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Rockford Drop Forge v. Pollution Control Bd.

OPINION FILED APRIL 30, 1979.

ROCKFORD DROP FORGE CO. ET AL., PETITIONERS-APPELLANTS,

v.

THE POLLUTION CONTROL BOARD, RESPONDENT-APPELLEE.



PETITION for review of order of Pollution Control Board.

MR. JUSTICE GUILD DELIVERED THE OPINION OF THE COURT:

• 1 This opinion resolves issues raised by a petition for review of stationary source noise emission regulations which have been adopted by the Pollution Control Board (hereinafter PCB) pursuant to title VI of the Environmental Protection Act (Ill. Rev. Stat. 1973, ch. 111 1/2, pars. 1023-1025). The direct petition is authorized by titles VII and XI of the Environmental Protection Act (Ill. Rev. Stat. 1973, ch. 111 1/2, pars. 1029, 1041). The petition was brought by 22 companies that operate forging facilities within the State of Illinois, 9 of which are physically located within the boundaries of this Appellate district. This mixture of petitioners raises an interesting question which has not been argued or briefed by the parties. Section 41 of the Environmental Protection Act provides that:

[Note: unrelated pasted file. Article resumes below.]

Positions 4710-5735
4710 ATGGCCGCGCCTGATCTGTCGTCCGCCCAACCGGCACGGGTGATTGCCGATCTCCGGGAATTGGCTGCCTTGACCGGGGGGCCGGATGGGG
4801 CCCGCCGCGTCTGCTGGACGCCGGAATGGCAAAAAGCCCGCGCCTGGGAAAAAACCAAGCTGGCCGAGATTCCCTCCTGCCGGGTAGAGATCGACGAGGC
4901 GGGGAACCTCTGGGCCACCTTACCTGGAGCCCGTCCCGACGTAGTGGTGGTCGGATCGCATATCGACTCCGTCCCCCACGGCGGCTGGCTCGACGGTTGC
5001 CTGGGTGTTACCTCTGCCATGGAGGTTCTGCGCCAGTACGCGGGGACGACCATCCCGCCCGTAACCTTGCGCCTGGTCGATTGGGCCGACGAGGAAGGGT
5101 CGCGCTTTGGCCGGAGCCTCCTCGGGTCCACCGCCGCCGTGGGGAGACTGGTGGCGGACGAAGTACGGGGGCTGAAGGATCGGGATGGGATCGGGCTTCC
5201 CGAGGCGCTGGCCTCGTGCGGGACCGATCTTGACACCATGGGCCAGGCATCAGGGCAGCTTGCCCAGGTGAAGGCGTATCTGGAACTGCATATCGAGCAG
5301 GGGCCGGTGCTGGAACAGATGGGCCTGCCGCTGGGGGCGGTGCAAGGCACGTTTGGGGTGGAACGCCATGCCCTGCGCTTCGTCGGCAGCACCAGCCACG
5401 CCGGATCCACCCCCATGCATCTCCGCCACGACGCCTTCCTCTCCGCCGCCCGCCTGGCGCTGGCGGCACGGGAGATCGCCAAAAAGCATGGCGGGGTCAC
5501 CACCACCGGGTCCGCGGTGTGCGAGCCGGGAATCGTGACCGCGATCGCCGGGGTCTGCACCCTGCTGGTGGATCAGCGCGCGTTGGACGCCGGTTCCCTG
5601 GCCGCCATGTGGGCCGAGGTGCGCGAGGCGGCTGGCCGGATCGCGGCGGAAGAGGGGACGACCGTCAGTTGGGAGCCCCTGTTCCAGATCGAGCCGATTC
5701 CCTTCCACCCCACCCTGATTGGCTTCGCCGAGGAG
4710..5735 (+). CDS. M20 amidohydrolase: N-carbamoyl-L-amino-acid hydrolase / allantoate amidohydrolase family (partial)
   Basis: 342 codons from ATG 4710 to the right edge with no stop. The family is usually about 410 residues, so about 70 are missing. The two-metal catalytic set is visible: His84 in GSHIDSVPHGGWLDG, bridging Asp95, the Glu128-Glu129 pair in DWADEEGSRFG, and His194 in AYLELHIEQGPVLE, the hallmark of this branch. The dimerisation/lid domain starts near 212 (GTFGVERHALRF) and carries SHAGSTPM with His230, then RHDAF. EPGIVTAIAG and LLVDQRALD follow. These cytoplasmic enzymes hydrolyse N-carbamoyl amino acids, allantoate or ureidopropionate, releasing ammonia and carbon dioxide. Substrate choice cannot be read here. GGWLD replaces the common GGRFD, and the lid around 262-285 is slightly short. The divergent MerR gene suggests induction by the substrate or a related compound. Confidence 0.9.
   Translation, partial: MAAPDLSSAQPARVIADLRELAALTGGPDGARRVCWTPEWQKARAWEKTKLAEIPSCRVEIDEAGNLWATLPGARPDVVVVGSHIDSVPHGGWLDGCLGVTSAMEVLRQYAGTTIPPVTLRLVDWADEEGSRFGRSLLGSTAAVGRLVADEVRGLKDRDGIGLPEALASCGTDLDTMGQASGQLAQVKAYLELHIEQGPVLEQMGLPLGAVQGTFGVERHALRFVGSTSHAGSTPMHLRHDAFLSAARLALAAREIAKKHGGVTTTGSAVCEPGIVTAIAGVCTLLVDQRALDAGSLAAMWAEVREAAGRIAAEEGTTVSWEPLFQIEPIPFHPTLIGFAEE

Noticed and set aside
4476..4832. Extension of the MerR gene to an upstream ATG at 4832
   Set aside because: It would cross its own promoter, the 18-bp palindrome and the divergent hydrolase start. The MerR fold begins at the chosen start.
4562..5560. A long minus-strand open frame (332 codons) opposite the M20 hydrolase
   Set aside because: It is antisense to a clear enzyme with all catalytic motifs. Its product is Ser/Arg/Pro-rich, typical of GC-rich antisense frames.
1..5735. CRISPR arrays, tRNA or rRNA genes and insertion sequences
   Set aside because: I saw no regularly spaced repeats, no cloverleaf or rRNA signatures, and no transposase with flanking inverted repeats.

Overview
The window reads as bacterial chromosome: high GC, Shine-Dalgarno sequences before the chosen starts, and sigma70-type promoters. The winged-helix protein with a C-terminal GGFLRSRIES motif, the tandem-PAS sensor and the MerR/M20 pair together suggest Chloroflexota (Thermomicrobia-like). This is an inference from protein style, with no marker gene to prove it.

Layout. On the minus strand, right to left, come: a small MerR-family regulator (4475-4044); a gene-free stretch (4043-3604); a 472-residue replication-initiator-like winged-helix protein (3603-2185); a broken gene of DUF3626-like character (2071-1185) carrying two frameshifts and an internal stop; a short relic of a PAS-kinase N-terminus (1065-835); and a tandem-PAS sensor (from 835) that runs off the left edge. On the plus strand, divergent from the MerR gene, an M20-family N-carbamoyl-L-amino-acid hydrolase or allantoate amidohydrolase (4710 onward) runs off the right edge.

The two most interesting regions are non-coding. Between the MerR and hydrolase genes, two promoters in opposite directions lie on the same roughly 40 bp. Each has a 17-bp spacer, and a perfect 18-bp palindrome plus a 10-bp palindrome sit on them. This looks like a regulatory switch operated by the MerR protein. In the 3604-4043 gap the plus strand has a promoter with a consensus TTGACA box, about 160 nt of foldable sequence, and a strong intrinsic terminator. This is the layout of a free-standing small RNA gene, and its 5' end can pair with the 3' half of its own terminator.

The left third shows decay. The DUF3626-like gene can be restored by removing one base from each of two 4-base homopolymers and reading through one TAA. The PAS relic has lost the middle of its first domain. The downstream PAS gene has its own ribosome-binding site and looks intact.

"* * * review shall be afforded directly in the Appellate court for the District in which the cause of action arose * * *." (Emphasis added.)

Regarding the declaratory review of a PCB regulation which has not yet been enforced, it is unclear exactly where the cause of action is deemed to have arisen. Is it where the headquarters of the State agency is located or is it any district wherein some or all of the petitioners are located? The Act is silent in this regard and our supreme court has not passed upon this question. In the interest of judicial economy we will assume that this petition is properly before us.